Ploutos, The Space, stage review: ‘Whimsical romp drawing on Greek folk traditions’

The Space theatre is taking social distancing seriously, ‘so much so that there were more people on stage than in the audience’. Photograph: courtesy The Space

Performance-starved theatre-goers will be delighted to hear that The Space on the Isle of Dogs has launched a new season of live plays this autumn.

The first in the series is Thiasos theatre company’s re-interpretation of Aristophanes’s classic drama Ploutos.

The word ‘ploutos’ means ‘wealth’ in ancient Greek, and this comedy dating from 408 BCE is a droll moral parable exploring the timeless themes of affluence, virtue and just desert.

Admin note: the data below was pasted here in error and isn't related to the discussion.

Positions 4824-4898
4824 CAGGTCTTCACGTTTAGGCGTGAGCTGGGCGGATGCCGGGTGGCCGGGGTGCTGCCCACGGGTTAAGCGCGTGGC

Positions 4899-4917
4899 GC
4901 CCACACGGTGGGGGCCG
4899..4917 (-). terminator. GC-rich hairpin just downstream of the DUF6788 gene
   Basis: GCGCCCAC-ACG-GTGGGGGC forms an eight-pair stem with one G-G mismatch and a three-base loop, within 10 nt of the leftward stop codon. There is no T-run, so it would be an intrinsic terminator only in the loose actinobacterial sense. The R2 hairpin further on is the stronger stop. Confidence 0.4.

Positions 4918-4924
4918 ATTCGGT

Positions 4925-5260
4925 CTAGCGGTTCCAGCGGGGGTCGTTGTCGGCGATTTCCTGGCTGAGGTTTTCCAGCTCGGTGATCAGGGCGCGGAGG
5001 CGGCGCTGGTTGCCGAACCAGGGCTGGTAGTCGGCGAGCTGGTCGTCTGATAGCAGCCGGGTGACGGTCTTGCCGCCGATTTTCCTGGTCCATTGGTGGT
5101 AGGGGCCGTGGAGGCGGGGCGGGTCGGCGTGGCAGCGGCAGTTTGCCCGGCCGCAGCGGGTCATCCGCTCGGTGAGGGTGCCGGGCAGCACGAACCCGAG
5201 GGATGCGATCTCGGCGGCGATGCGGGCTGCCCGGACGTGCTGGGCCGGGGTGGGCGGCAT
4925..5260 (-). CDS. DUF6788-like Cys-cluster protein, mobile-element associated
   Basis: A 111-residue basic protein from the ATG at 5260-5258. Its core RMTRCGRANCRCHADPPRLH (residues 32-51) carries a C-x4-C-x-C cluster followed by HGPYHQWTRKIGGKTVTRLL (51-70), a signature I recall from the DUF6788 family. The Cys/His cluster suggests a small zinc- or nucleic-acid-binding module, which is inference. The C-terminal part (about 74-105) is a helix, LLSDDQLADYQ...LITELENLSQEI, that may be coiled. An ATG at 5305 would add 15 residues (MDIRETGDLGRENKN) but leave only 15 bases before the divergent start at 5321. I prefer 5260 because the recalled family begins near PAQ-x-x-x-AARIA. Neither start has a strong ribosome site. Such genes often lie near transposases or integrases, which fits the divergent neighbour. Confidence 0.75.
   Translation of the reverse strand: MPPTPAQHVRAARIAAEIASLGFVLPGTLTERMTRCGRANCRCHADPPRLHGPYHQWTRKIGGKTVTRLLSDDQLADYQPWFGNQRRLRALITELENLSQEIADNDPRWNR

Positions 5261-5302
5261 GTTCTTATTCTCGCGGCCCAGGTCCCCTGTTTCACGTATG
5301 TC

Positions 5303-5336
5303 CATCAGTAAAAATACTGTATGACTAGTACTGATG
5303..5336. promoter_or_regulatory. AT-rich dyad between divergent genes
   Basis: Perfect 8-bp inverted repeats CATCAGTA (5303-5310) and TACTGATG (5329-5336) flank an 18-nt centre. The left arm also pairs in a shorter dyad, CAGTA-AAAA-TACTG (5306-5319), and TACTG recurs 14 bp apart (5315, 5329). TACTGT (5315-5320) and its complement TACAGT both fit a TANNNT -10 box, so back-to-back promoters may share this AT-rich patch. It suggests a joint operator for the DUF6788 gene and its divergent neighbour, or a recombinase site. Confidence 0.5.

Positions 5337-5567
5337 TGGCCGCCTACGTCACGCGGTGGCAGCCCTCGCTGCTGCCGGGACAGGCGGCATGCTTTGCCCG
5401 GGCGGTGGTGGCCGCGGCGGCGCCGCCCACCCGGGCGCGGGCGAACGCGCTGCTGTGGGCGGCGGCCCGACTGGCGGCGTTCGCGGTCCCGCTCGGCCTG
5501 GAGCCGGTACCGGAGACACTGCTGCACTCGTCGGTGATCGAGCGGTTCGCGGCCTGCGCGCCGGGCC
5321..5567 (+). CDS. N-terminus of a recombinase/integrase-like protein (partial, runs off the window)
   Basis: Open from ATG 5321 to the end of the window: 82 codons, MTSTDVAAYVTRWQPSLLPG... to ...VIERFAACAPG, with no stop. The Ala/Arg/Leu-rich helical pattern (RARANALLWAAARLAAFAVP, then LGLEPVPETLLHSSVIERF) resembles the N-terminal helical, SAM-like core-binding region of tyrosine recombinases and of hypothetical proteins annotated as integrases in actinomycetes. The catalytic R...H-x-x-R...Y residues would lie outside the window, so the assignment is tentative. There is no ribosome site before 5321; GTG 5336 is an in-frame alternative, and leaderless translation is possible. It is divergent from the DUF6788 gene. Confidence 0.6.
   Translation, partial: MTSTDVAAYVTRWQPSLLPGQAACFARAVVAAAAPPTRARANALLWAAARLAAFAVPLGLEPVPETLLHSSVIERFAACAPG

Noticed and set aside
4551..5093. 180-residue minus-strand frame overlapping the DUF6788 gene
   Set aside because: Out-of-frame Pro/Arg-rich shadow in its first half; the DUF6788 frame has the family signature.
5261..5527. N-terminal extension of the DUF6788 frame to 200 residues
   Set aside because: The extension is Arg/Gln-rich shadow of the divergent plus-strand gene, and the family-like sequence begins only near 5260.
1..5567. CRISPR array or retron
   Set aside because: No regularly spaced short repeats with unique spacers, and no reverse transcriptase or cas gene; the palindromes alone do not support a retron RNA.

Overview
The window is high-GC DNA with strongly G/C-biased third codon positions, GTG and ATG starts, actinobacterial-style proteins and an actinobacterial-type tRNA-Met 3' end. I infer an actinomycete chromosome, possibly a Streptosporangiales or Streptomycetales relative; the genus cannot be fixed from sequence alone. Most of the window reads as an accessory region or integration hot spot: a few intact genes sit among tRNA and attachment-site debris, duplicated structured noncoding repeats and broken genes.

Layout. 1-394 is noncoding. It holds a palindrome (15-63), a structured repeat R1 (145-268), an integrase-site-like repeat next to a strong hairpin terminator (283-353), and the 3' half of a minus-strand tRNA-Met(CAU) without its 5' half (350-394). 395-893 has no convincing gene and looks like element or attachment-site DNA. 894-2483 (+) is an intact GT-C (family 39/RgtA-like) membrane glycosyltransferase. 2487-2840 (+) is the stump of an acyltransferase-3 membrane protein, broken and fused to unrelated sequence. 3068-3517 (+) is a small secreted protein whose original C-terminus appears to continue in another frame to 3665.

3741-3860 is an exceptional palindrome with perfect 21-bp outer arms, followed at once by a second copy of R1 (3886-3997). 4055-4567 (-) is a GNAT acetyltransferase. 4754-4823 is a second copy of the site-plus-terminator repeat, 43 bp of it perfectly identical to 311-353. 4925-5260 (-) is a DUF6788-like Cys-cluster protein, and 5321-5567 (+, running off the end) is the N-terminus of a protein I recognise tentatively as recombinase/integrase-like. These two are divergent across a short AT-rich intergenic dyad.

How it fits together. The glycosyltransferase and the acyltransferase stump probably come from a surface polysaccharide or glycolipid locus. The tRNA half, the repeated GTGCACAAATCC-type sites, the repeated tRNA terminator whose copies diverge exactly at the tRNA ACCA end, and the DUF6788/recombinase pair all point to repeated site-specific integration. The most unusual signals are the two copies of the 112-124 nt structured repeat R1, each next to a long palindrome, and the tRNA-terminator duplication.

When money comes to those who truly merit it, the effect can be both unsettling and highly entertaining.

Drawing on Greek folk traditions of carnivalesque role reversal, this whimsical romp makes up for a spare set with exuberant costumes, ribald humour and song-and-dance routines to live music.

An electric Salv Scarpa gives the standout performance as rambunctious slave Carion; Charles Sobry is also highly compelling as his master Chremylos.

If you are nervous about attending live theatre, rest assured that it felt very safe. Social distancing and sanitary measures are taken seriously (so much so that there were more people on stage than in the audience).
The Space is also exploring ways to livestream performances for those who are not comfortable venturing out.

Upcoming performances include Mrs C’s Collective’s That Was All by Francis Grin (8-10 October), all-female company Sixteen Sixty’s dark comedy In Bad Taste (15-17 October) and cabaret collective I Need to Cher’s How to Survive the Cherpocalypse (23-24 October).  

All tickets must be booked in advance.